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(Archangel #1-5)

3.39  ·  Rating details ·  1,029 ratings  ·  172 reviews
Science Fiction Superstar William Gibson's first graphic novel! The U.S. political leaders of 2016 abandon the radioactive planet they ve destroyed and harness the power of humanity s last hope: The Splitter, a colossal machine designed to manufacture a bright new reality for them to infiltrate and corrupt. ...more
Hardcover, 128 pages
Published August 29th 2017 by IDW Publishing
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Average rating 3.39  · 
Rating details
 ·  1,029 ratings  ·  172 reviews

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Jun 05, 2020 rated it it was ok  ·  review of another edition
Parallel universes
Time Travel
A critical moment in 20th century history
The USA at a crossroads
Two competing teams of time travelers
A WWII venue
More than adequate artwork
The master storyteller Gibson

Not a bad formula for a graphic novel.
So why doesn’t it work for me?

When I figure it all out I will let you know.
Big disappointment is what I am trying to process right now.
Aug 21, 2017 rated it did not like it
This is my most disappointing read in quite some time. I usually love Gibson, but maybe he needs some time to figure out how to work in comics.

Everything happens so fast, the art is regularly hard to follow, and some of the core plot elements just don't make any sense. For example: the villain comes from a post-apocalyptic reality looking for a new world to escape to. But his plan is to change our history so it matches his. Which would also ruin our world, right?
May 26, 2018 rated it it was ok
Shelves: comics, sci-fi
This had potential. It is not exactly terrible, but I get the feeling this could have been MUCH better.

Taking place in 2016, the world is destroyed. The leaders who caused this mess decide to use a machine known as the Splitter. This creates an alternate universe where they can go back and manipulate history. The premise is good, the execution-not so much.

The "heroes" go back in time to hunt down the leaders. Turns out they choose to go back to 1945, right before the US drops the bomb on Hiroshi
Stewart Tame
Mar 03, 2018 rated it liked it
RAF lieutenant Naomi Givens is an intelligence officer stationed in Berlin in 1945, when events propel her into the adventure of a lifetime. Investigating reports of a downed aircraft seemingly far advanced from what she’s familiar with, she finds its pilot, who’s been captured by US forces.

He tells her that he’s from the future, from an alternate timeline in which a nuclear war has left much of the USA a radioactive wasteland. An agent from his timeline has been sent back to destroy the Soviet
Jan 24, 2018 rated it it was ok
This was really frustrating, because I wanted very badly to like it more than I did. The art style is just not very understandable, at least as someone who’s only read a couple dozen comics in their life. Specifically, the characters faces are all very indistinct, and their expressions are completely unrecognisable. This wouldn’t have been as much of a problem if they weren’t all also wearing identical military uniforms. The action sequences, of which there are many, were incredibly hard for me ...more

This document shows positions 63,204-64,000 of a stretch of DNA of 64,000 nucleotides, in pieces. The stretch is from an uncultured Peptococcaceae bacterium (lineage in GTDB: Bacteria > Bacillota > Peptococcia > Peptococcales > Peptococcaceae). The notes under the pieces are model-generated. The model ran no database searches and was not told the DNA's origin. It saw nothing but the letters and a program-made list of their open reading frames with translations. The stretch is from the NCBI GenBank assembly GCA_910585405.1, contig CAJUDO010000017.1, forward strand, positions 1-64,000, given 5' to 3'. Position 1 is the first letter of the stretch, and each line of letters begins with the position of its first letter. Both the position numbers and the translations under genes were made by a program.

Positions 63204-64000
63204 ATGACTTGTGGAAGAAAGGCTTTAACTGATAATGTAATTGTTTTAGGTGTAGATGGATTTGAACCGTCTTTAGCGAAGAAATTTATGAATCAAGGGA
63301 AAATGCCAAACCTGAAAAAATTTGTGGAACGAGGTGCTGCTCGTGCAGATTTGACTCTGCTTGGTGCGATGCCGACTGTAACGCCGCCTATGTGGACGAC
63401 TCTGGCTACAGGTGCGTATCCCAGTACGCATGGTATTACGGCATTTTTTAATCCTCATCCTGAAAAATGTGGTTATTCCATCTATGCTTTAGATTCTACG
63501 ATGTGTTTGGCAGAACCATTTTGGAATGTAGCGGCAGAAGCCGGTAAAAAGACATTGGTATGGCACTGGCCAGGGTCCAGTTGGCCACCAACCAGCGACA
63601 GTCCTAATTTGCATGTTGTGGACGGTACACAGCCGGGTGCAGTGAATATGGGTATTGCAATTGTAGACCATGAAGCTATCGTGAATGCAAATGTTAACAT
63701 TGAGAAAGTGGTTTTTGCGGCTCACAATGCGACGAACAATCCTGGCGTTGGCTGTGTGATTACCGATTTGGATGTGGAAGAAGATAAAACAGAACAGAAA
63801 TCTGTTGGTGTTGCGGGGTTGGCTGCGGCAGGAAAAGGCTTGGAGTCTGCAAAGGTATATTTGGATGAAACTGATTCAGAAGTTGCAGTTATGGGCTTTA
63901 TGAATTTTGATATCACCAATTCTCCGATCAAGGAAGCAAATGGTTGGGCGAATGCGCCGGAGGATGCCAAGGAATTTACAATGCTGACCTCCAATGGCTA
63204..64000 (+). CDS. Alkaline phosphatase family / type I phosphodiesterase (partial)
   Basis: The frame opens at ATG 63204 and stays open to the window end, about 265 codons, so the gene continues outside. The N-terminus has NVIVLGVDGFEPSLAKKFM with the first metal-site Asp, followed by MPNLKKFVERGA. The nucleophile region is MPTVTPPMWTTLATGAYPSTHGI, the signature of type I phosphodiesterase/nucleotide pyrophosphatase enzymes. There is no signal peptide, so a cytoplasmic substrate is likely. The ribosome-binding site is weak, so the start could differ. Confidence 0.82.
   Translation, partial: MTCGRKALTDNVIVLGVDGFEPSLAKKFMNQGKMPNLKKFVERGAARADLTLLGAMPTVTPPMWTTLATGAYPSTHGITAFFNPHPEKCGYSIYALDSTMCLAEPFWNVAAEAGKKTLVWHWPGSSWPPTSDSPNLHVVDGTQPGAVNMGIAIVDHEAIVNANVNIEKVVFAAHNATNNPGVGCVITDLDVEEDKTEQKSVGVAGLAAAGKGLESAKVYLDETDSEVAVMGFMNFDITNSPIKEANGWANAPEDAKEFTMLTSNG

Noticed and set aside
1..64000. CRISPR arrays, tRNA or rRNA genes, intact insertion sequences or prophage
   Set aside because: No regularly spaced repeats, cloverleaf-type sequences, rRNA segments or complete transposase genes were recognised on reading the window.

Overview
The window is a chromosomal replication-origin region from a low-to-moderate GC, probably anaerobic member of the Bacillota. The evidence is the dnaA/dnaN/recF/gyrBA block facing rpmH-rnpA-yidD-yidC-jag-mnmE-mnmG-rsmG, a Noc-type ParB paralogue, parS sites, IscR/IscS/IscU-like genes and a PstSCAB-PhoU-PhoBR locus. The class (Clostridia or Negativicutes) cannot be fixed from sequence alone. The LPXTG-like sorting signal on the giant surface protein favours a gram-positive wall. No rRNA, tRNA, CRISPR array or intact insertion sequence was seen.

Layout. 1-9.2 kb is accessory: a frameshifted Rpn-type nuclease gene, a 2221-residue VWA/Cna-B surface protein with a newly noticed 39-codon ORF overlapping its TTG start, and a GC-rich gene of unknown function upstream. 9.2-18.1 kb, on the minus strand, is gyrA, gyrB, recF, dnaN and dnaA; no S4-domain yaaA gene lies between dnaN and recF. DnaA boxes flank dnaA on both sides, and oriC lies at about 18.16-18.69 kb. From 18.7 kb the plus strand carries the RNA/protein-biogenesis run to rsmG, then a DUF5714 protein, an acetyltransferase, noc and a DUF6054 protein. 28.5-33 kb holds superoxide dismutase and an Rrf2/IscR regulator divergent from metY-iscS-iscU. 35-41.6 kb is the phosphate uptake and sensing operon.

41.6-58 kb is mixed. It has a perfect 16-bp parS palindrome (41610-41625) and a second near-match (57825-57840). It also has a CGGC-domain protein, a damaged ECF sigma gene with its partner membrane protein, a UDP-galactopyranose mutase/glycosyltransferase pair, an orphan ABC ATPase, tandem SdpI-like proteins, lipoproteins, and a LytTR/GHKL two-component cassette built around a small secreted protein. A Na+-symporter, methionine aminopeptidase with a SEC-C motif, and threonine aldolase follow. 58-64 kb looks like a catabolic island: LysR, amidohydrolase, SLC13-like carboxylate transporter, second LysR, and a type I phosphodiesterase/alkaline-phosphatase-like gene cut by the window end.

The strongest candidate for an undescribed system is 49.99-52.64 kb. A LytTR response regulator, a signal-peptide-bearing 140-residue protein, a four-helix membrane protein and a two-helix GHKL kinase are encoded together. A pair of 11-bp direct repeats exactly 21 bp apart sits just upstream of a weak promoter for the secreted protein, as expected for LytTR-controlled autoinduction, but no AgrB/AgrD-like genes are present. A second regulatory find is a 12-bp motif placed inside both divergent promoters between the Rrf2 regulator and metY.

Jul 05, 2020 rated it liked it
Shelves: graphic-novels
Archangel, by William Gibson, is a time travelling science fiction graphic novel. It follows a team of resistance fighters who travel back to 1945 to try and stop the Dictator of the United States from bombing Archangel, USSR in 1945, and to redirect the bomb to Nagasaki as intended. This book mixes science fiction with WWII espionage to create an interesting mix of genres. The illustrations are good, while the plot and story, while fair, are by no means stellar. I found the book to be fun, if c ...more
Tom LA
Mar 11, 2020 rated it liked it
2.5 stars. All the online reviews of this book that I could find OUTSIDE of Goodreads are incredibly positive. They are also dishonest, because this is barely a 3 stars book, as hundreds of Goodreads reviews can confirm.

The concept is somewhat intriguing but the execution is seriously lacking: every action scene is an unintelligible mess, many characters have often the same face, and overall it’s really difficult to follow the story and to understand what is going on. Many other reviewers had t
Jul 17, 2018 rated it really liked it
Shelves: graphic-novels
William Gibson of Neuromancer fame collaborates with Michael St. John Smith on this sci-fi WWII alternate dimension spy thriller. World is destroyed by nuclear bombs so courtesty to science there is another Earth in which agents can travel. Sinister government wants to take over another planet.
Wish that story was longer with few more twists, turns and character development though this was fast read.
Feb 19, 2018 rated it it was ok
Shelves: graphic-novels
1.5 stars rounded up. As a William Gibson short story, this would have succeeded. But Gibson clearly does not understand how to write for comics. Most of the layouts and scenes were poorly arranged. I was often confused about the characters and their actions in each scene. Though, I could easily follow the overall plot and the illustration was serviceable. In fiction, Gibson is coolly obtuse when dealing with gritty scifi technology. His enigmatic cyberpunk style becomes a confusing mess when it ...more
Mar 19, 2019 rated it liked it
A good story that would have been better with a longer length to let world building and characters breath a bit. The main art by Guice was a bit of a letdown. It was well rendered in detail but had some confusing layout choices and broken-looking action sequences. I had to go over fights more than once to work out what happened. The comic covers by Tula Lotay were gorgeous as were the graphic pages by James Biggie, any of which would make great no-context wall art.
Joseph Inzirillo
Oct 19, 2018 rated it liked it
I'm torn on this one. Leave it to William Gibson to hit me in the gut with a graphic novel. On one side, the story really makes you think about our choices as a society and the risks of the nuclear age. On the other hand, the story itself felt a little lacking. Maybe it was the format. It's a good read, regardless of my indecisiveness. ...more
Dec 28, 2017 rated it did not like it